For Authoring Arrowheads, I post on Wednesday and Friday each week, and will occasionally post on other days (like this Monday series 😉). This equates to 104 posts minimum for a year if I stick to two a week. These posts take from twenty minutes to an hour to write and finalize, which if I’m calculating from an average of 40 minutes per post, that equals out to 4,160 minutes per year, or 69.3 hours.

Blog Tours

Participating and hosting blog tours are author tasks that require even more time blogging. Blog tours involve prep time to plan the tour; announcing the tour and creating a Google docs form; waiting to hear from participants; preparing and sending out ARC copies; creating graphics; sending out graphics, social links, purchase links, author bio, and book descriptions (plus creating giveaways if you opt to do that); answering author interview and/or character interview questions; writing guest posts; following up on your participants posts and engaging and sharing their posts to your platforms; etc.

I don’t know if I can provide an accurate account of time spent on blog tours, but please don’t assume it’s easy. It’s not.

Social Media Marketing

After blog posts are published, it takes an average of about ten minutes to post the blog post links on social media platforms: Facebook, Twitter, Goodreads and Pinterest. Multiply 104 posts minimum to that, and that equals out to 1,040 minutes per year, or 17 hours.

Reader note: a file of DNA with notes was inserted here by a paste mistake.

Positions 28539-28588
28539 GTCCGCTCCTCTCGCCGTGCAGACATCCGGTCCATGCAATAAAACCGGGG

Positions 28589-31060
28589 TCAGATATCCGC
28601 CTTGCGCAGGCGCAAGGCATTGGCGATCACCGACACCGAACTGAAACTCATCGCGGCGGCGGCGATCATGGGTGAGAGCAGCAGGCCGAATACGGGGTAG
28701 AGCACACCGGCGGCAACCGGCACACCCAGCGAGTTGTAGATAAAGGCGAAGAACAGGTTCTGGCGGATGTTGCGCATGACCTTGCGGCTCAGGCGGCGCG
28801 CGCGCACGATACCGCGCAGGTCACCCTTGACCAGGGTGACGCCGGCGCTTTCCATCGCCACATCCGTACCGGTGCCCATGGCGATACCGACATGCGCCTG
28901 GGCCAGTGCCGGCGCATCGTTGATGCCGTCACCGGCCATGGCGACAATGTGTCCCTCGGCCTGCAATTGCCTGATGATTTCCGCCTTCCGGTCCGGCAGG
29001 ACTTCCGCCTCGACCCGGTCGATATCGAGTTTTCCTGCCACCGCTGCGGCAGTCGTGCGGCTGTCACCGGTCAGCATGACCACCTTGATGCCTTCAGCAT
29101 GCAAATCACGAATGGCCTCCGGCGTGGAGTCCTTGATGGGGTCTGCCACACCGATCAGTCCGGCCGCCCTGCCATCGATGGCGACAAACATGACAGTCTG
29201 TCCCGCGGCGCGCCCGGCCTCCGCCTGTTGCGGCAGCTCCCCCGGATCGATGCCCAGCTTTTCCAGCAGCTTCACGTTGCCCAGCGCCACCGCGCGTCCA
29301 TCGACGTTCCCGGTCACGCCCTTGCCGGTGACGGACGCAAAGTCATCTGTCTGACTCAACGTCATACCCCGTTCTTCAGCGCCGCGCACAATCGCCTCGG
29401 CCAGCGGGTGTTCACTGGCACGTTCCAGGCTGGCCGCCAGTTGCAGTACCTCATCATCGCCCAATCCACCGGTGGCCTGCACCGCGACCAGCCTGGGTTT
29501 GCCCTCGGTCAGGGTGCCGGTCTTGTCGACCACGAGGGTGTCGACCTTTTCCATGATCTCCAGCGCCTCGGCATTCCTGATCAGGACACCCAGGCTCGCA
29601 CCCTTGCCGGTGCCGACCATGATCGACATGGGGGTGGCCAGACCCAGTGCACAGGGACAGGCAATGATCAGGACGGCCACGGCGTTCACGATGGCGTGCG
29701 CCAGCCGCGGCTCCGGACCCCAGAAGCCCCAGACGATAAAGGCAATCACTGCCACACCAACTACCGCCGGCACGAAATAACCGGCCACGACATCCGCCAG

Book Reviews

Ah, but hold on! A large amount of author endeavors (especially for many self-published authors) comes in the form of promoting other authors’ books. Like I mentioned earlier, the novel I’m editing right now takes seven hours on average for me to read through at 280-something pages. I’d say that’s a good average amount of pages for the books I read. So, 7 hours times the number of books I’ve written reviews for this year (20 at the time of writing this), equals out to 140 hours. But, that’s not on a steady stream of reading. Some of the reviews I’ve posted this year were old reviews, and most were not posted until March, when I started reading regularly again. I have a feeling that to represent a full year of continuous book reviews, that would equal about 220 hours per year, taking off time for some shorter stories that are less than 50 pages.

All this does not include extra marketing endeavors such as planning ads on Amazon/Facebook/Goodreads, planning and prepping for book signings, attending and/or speaking at conferences, creating a book trailer, creating miscellaneous videos for a YouTube channel, or building and maintaining friendships with fellow authors or readers.

Don’t tell me authors don’t work.

Can you relate to this series? What other author endeavors do you take part in? Feel free to share in the comments!

Next week I’ll be closing out this Monday series with Part 4: Final Words. Thank you for stopping in the past few weeks to read these extra posts. I hope you’ve enjoyed them! 🙂

Later Arrowheads,

-Allyson 😀